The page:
procurement fraud
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Laurent Colombant, Continuous Monitoring Solution Manager at SAS, explores the threat that procurement fraud presents to local government, and discusses the anomalies that AI and machine learning should be aware of

Half of the world’s organisations experienced economic crime between 2016 and 2018, according to PwC’s Global Economic Crime and Fraud survey.  Government organisations are among these and by no means immune from crime. And yet, the perpetrators are not always remote cyber criminals. The most worrying news is that half of fraud is carried out by agents within the organisation. For many rogue employees, their method is procurement fraud.

Though businesses may often misjudge the cost of fraud, the lack of a definable victim aside from the UK taxpayer means that the figures for fraud which hits public services are unclear. Figures for procurement fraud specifically are even more questionable, though estimates suggest that local councils quashed malicious efforts to steal over £300 million through procurement fraud in 2017/18. The amount undetected by anti-fraud investigators may dwarf that.

The importance of public sector funds not being lost to fraud or wasted has been crucially highlighted in recent weeks by the COVID-19 virus outbreak. These funds, always in high demand, are even more precious in emergency situations like we’re facing at the moment.

Transparency is a buzzword within the public sector. Citizens are looking for clarity on the value the public sector provides to taxpayers and are demanding more when it comes to services. It is increasingly clear to cash-strapped governments that preventing and detecting fraud is crucial for achieving goals when faced with the alternative of raising taxes – which is never popular with the general public. The imperative is to safeguard taxpayers’ funds and for the public sector to do everything in its power to ensure that these funds are spent on crucial services.

Local government is a common target for procurement fraudsters

Local government is a particular risk area for procurement fraud. Local governments, including city management, spend a lot of money particularly because many now outsource significant amounts of service provision. They may also lack expertise in contracting and commissioning, and may, therefore, be an easy target for fraudsters. The procurement process is an obvious target.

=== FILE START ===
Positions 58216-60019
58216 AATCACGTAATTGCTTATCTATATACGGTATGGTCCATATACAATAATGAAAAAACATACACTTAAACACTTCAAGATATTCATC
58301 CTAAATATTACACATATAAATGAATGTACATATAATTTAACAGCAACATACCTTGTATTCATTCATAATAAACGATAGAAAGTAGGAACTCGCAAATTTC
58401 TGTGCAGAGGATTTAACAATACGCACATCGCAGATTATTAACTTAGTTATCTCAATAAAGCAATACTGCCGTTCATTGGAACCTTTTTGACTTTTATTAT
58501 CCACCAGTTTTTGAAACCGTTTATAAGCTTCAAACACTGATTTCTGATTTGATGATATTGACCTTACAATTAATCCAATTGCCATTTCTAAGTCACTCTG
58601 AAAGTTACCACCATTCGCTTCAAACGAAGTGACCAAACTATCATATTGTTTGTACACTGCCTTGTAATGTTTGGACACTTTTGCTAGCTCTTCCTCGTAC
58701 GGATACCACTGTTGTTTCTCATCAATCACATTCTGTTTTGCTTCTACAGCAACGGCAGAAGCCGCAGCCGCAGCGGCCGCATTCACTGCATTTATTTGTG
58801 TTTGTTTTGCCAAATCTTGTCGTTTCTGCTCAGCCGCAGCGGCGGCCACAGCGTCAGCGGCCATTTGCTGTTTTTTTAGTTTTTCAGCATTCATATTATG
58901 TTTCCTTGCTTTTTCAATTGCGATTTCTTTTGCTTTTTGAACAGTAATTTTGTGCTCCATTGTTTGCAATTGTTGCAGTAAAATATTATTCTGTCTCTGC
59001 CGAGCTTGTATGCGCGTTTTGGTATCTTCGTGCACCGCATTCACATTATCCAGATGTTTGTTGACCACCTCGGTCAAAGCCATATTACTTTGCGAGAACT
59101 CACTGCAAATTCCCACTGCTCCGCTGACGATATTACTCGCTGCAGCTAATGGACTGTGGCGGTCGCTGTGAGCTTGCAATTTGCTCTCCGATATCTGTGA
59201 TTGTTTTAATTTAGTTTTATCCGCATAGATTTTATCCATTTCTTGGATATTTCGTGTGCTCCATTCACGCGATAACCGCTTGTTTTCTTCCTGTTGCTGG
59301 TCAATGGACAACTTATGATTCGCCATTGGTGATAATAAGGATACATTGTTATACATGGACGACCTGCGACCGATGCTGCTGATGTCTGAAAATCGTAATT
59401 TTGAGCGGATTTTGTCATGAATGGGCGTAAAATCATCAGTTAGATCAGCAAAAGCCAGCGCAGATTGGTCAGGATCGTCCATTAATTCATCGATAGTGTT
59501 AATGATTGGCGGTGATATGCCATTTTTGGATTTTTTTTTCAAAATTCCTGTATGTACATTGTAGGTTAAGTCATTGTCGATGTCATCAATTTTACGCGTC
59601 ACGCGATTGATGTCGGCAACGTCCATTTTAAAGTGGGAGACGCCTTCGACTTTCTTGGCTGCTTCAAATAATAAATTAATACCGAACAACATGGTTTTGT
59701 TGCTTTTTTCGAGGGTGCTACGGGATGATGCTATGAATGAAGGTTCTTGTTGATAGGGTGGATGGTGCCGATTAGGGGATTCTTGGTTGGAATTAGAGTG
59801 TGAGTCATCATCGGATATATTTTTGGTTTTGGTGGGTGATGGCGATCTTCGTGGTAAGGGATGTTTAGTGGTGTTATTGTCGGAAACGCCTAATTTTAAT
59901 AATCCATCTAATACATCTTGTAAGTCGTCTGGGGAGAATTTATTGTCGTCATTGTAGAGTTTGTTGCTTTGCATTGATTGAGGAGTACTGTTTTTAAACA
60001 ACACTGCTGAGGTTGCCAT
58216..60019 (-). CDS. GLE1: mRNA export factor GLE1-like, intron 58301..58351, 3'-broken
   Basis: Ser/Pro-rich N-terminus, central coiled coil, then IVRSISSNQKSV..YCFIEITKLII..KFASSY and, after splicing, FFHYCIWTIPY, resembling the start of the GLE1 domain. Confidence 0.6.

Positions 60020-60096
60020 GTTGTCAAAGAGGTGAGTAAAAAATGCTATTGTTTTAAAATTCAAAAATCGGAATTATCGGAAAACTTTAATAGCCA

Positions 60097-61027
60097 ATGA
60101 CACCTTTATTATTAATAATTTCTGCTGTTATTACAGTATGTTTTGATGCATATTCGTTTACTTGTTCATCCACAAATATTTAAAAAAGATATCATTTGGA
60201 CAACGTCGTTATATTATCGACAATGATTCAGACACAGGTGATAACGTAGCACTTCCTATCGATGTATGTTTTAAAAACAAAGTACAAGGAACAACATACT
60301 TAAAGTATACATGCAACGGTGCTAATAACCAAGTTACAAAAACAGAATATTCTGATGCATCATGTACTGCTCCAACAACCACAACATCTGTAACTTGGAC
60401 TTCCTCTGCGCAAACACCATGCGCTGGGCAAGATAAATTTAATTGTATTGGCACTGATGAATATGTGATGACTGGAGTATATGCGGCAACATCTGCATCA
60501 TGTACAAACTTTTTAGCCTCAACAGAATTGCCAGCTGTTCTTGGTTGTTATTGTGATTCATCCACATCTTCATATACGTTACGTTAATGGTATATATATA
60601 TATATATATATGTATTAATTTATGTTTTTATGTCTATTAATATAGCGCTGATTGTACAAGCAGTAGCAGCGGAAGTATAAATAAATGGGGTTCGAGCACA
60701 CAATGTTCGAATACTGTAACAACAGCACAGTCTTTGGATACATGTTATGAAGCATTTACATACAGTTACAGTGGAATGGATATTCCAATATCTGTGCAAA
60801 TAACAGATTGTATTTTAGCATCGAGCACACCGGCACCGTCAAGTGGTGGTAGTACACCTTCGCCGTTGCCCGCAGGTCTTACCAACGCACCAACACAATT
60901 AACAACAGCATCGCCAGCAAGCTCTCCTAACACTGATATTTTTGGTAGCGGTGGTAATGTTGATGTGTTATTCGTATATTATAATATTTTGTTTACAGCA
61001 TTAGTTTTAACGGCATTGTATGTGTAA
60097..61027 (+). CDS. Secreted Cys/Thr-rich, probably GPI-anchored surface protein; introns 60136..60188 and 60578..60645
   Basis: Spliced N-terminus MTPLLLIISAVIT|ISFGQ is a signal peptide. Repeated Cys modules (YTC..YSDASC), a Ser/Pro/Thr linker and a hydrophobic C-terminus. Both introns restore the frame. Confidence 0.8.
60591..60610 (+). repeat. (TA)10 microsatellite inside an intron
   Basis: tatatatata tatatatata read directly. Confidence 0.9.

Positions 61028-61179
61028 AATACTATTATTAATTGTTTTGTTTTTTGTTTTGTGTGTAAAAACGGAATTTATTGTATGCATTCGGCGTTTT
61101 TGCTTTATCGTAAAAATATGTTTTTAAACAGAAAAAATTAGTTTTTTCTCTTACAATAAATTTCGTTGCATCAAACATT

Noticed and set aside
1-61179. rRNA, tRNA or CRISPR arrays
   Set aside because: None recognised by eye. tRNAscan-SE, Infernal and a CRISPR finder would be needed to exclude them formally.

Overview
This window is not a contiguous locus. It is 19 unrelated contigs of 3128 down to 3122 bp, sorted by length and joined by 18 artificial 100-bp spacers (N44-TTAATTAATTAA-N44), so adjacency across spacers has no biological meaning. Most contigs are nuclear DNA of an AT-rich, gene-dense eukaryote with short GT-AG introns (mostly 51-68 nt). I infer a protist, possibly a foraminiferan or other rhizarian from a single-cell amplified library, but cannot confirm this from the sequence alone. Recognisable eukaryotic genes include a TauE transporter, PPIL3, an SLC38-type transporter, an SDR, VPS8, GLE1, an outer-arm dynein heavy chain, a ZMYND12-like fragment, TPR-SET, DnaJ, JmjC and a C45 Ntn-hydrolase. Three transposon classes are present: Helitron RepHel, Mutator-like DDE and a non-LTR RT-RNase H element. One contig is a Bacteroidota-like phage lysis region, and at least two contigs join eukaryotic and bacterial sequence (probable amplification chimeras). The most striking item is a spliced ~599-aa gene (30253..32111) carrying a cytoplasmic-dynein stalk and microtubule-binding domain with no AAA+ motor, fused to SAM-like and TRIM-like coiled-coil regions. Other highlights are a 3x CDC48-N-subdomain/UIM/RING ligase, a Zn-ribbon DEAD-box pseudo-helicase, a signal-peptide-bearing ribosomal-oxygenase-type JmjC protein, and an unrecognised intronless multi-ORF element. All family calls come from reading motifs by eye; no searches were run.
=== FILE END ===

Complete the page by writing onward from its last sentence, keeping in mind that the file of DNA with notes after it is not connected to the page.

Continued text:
Procurement fraud can occur at any stage of the procurement lifecycle, which makes it extremely complex to detect and prevent. Analysis suggests that for government organisations, procurement fraud is most likely to occur at the payments processing stage, although vendor selection and bids are also vulnerable stages.

There are a number of ways in which procurement fraud can occur. Some involve collusion between employees and contractors, and others involve external fraudsters taking advantage of a vulnerability in the system. Organisations can also make themselves more vulnerable to fraud by not ensuring that employees follow proper procedures for procurement. One possible problem, for example, is dividing invoices up into smaller chunks to avoid particular thresholds. This is usually done in all innocence as a way to make procurement simpler, but it also leaves the organisation open to abuse because the proper checks are not made.

How can procurement fraud be combatted?

But if procurement fraud is on the rise, so too is counter-fraud work. Governments around the world have strategies and are monitoring the situation carefully. Many have increased the checks put on procurement processes and have also provided more information to employees and potential contractors about how to spot fraud and potential fraud.

There is growing understanding that rules-based systems are not enough to stop fraud: they may help to detect it after the event, but they are unlikely to prevent it, even in combination with systems to reduce opportunity. Analytics-based systems, however, can both improve detection of fraud, and also start to predict it. They are often based on artificial intelligence (AI), which learns from previous cases, and can then detect patterns that may be associated with fraud, or process breaches that may be a problem.

Fraud detected: The next steps

Detecting anomalies, however, is just one step in the process of preventing fraud. It’s only an indicator, and all indicators can do is to indicate. In fraud detection, indicators like anomalies highlight an area for further investigation. Then it’s over to the fraud, audit and compliance teams to take a look.

Traditional fraud detection has often taken months to complete. Time-consuming audits could detect fraud, but these could begin months after the event, and may only occur once a year. Fraud detection systems based on analytics can spot fraud in a fraction of the time, flagging anomalies to investigation squads in real-time. The actions of those teams can then halt fraud in its tracks, before it takes place, or provide rapid evidence on the perpetrator. Public organisations that put these new technologies in place can rest assured that, with machine learning, fraud detection is not only smart, efficient and speedy, but a frightening prospect for those participating in procurement fraud.


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